Streets of Rage 2 stands as one of the most well-crafted beat-'em-ups ever, and it still looks, sounds, and plays beautifully.
- Amazingly catchy soundtrack
- Each of the four characters feels unique
- Variety of enemies keeps combat interesting
- Great visuals with large, well-animated character sprites.
- It paved the way for the vastly inferior Streets of Rage 3.
While the original Streets of Rage always stood in the shadow of Final Fight, Sega's homegrown beat-'em-up series really came into its own with Streets of Rage 2. Released two years after the original, Streets of Rage 2 offered markedly refined gameplay and improved presentation, both technically and stylistically. This is the game that set the series apart from the numerous other Final Fight imitators.
As with any beat-'em-up worth its salt, Streets of Rage 2 starts off with a kidnapping. The victim this time is Adam, one of the three playable characters from the original Streets of Rage, and the perpetrator is the satisfyingly named Mr. X, the same crime boss who the three of you thought you had defeated. And so, returning characters Axel and Blaze, along with newcomers Max, a wrestler, and Skate, Adam's Rollerbladed younger brother, hit the mean streets to beat their way through hundreds of increasingly bizarre thugs.
While there were minor differences between the three playable characters in the original Streets of Rage, they're much more pronounced here. Most significant is that each character has a special attack that effectively replaces the ability to call in an artillery strike from the first game, though even basics like run speed, attack strength, and how grapple moves are executed look and feel unique to each of the four characters. Other additions, such as a lunging attack, improve the overall depth of the game. You certainly end up mashing on the primary attack button more often than not in Streets of Rage 2, but there's enough variety to keep the action satisfying.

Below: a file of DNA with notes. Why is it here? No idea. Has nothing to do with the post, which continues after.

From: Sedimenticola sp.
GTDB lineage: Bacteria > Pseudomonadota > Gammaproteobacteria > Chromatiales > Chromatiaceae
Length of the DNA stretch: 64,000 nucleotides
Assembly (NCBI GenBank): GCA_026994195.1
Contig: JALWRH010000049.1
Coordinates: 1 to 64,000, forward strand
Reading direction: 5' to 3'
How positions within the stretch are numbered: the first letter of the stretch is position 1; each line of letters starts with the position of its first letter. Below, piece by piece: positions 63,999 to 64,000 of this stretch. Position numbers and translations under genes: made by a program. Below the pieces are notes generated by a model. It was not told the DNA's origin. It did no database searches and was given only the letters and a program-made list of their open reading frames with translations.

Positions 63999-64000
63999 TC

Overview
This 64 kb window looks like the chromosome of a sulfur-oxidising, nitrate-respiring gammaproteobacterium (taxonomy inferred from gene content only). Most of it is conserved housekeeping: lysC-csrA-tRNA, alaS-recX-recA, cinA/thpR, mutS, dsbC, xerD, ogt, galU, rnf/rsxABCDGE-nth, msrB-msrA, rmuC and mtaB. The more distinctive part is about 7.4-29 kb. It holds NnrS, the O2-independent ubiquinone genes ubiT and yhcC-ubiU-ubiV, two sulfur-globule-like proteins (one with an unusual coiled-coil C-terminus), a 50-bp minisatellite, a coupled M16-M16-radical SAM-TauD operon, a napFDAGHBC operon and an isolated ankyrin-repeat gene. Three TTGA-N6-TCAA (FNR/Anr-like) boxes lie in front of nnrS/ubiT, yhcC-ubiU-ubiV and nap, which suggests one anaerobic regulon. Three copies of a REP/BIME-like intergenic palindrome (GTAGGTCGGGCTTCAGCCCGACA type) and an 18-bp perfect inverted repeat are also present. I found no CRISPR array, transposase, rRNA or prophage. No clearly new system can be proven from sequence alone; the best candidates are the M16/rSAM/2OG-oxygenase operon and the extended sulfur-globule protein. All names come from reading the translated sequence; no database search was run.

Part of that variety comes from the enemies you'll face in Streets of Rage 2. While they find strength in numbers, with plenty of generic hoodlums padding out the population, you'll face unique foes like Muay Thai kickboxers, XXL baseball players with a penchant for belly flops, kung fu masters, lunatics with jetpacks, spiked-shoulder-pad-wearing road warriors, and more. The constant stream of street toughs is interrupted regularly with a boss fight, usually against some imposing hulk of a man. Part of what keeps Streets of Rage 2 fresh throughout is that characters from early boss fights often show up later as little more than cannon fodder. It also helps curb some of the enemy repetition that is endemic within most beat-'em-ups.
All of this action is great fun to watch as well, thanks to the large, stylishly animated characters and the variety of environments you'll fight your way through, with plenty of background detail and sharp parallax scrolling effects. As good as the game looks and plays, though, it might be the music in Streets of Rage 2 that stands as its greatest asset. Underlined with a cacophony of battle cries, death knells, and the various cracks and thumps of hand-to-hand combat, Yuzo Koshiro's poppy, synthesized soundtrack is consistently catchy and evocative, and helps provide a greater sense of drama and urgency to the action.
If the version of Final Fight that was released for the Wii Virtual Console had been the arcade version rather than the hobbled SNES version, it would have been a real toss-up as to whether that or Streets of Rage 2 would be the go-to beat-'em-up. As it stands, though, Streets of Rage 2 wins, hands down. Simply put, Streets of Rage 2 stands on its own as one of the best beat-'em-up experiences you'll have, anywhere.